2019 SF DOC-FEST’s Schedule To Include Music Documentaries On Ska Music’s Second and Third Waves #MoviesMusic

Posted by Billyjam, May 23, 2019 09:51am | Post a Comment

Jamaican derived ska music’s second wave and third waves are each the subjects of a double-feature in the upcoming two-week long  2019 SF DOCFEST with the June 9th screenings of Dance Craze: The Best of British Ska...Live! and Pick it Up! Ska in the 90s at San Francisco's Roxie. As such they are among several music history themed documentaries scheduled for the 18th annual San Francisco Documentary Film Festival (May 29 - June 13) that also include a revisionist look at the impact of MTV in the 80’s (scroll down for details). For Bay Area movie goers, a region with historically strong ties to ska, it likely will be the ska documentary double feature that should be of most appeal, especially considering that so many California bands including the East Bay’s Dance Hall Crashers and Fresno’s Let’s Go Bowling are among the subjects of one of the documentaries.

Ska music was born in Jamaica in the 50’s and popularized by the early 60’s with a unique sound that melded elements of calypso and Caribbean mento (Jamaican folk) along with American rhythm & blues and jazz. Among its earliest purveyors were The Skatalites who defined this since called “first wave” of ska. Their album Ska Authentic is a recommended intro to this landmark group.  It is also important to note that, like later ska wave’s links to such political movements as Rock Against Racism, the original first wave of ska was historically linked to the 1962 independence of Jamaica from Great Britain.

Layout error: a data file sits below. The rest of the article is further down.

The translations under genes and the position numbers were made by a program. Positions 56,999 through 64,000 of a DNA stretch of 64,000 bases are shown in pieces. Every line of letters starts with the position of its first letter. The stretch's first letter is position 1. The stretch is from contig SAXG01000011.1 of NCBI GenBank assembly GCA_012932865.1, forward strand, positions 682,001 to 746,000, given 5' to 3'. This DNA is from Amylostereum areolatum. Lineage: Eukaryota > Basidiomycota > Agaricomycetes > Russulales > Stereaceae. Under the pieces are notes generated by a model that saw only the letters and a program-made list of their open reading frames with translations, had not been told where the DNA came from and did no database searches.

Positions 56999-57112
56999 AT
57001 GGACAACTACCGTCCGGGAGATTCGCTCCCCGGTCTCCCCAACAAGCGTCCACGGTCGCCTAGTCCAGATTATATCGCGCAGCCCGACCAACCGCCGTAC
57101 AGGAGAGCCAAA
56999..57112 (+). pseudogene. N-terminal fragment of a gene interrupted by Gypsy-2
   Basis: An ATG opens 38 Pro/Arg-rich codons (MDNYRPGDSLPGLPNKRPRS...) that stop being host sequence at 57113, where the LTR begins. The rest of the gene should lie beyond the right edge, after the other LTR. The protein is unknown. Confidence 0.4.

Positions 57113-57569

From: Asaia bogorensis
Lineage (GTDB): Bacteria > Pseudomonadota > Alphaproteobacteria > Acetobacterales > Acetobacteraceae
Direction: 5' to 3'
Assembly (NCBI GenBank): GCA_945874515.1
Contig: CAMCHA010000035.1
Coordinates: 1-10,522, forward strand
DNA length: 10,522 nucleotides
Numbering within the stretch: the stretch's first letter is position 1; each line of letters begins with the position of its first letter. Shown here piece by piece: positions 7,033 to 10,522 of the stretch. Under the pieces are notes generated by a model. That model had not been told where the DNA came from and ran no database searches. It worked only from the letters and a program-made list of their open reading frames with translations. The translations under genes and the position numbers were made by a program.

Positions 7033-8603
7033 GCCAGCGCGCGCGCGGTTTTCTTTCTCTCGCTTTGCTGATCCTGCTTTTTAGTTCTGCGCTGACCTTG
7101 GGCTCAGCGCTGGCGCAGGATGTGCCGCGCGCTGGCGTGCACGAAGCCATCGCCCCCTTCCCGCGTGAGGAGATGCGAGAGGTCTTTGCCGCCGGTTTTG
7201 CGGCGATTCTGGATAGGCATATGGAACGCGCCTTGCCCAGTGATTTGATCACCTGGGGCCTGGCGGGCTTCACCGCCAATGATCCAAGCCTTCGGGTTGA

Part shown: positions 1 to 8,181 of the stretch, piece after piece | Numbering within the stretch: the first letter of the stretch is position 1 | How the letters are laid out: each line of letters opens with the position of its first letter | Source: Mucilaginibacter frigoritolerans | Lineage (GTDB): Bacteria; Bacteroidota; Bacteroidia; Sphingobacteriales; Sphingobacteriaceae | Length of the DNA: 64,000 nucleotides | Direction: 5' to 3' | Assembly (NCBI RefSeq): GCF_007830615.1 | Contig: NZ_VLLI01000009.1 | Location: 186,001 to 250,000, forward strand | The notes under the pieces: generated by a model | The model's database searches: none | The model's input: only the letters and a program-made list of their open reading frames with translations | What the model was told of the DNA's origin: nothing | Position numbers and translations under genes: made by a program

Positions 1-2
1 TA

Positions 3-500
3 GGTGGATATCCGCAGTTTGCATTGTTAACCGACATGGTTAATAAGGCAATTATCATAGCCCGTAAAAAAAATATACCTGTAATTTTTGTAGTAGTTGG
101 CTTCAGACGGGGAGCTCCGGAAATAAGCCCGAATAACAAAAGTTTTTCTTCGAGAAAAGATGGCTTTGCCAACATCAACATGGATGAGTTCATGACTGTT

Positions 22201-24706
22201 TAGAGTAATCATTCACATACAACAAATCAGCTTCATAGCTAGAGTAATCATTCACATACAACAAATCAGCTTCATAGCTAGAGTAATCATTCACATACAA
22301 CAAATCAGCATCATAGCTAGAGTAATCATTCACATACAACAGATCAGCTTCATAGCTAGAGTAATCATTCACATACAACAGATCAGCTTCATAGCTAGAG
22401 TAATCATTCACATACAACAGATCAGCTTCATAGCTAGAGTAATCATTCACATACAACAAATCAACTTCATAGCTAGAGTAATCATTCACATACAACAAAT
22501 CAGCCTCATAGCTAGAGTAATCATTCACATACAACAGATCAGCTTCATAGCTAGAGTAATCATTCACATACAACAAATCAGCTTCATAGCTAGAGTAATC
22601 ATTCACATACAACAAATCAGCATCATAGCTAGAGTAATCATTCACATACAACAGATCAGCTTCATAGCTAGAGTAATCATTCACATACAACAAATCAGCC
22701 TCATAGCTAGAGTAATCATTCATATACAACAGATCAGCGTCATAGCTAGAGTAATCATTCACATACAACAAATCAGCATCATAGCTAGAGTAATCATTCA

Back then the uptempo dance music was not only phenomenally popular in its homeland but it also symbolized national pride for Jamaicans; thanks in large part to DJ/producer and leading ambassador of ska/reggae music "Sir Coxsone" Dodd. Equally legendary is Coxsone's Studio One record where (among countless others) ska music's first global crossover hit was recorded in 1964. That unlikely hit record, which reached #1 in the UK and #2 on the US pop charts in '64, was "My Boy Lollipop" by Jamaican teenager Millie Small (see video below).  Note that at this time in England ska was routinely referred to as "blue beat" music. Regardless of categorization Millie's hit record can be credited with introducing music fans all over the world to reggae/ska. Consequent global reggae/ska global hits included the 1968 hit "The Israelites" by Desmond Dekker & The Aces which was arguably more "rocksteady" than ska; the reggae sub-genre that overtook ska in popularity as the music began its continual evolvement over the years and decades.